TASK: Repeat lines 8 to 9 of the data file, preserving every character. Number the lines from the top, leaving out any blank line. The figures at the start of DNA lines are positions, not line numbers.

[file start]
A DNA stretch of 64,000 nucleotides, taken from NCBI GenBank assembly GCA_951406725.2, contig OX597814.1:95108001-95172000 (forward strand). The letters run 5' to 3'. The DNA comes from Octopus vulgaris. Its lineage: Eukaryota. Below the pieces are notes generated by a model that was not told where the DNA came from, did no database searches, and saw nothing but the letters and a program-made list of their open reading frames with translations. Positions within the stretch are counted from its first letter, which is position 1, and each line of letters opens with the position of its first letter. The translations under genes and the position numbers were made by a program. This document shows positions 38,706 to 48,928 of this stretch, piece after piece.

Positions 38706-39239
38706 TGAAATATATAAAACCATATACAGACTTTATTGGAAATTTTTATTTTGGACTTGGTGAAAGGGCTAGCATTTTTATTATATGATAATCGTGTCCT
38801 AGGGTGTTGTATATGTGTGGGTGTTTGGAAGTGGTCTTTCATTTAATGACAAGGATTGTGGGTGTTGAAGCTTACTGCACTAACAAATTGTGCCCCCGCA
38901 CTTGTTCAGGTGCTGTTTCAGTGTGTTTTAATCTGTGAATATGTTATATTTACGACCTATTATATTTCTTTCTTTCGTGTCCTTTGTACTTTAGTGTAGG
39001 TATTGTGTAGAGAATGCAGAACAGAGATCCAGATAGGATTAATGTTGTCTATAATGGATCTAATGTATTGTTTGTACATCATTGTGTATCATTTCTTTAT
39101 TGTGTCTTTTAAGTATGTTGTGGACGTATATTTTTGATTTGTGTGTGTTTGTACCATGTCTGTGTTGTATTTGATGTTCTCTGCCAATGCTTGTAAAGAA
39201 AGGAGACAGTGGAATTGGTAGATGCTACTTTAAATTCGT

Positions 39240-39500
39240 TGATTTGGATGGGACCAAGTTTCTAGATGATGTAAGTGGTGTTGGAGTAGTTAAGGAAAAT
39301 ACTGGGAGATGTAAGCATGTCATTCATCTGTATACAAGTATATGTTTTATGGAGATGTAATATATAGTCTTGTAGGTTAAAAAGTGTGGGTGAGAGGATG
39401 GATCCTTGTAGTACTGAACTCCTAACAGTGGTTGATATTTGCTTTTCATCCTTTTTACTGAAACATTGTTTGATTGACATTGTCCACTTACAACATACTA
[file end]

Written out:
39201 AGGAGACAGTGGAATTGGTAGATGCTACTTTAAATTCGT

Positions 39240-39500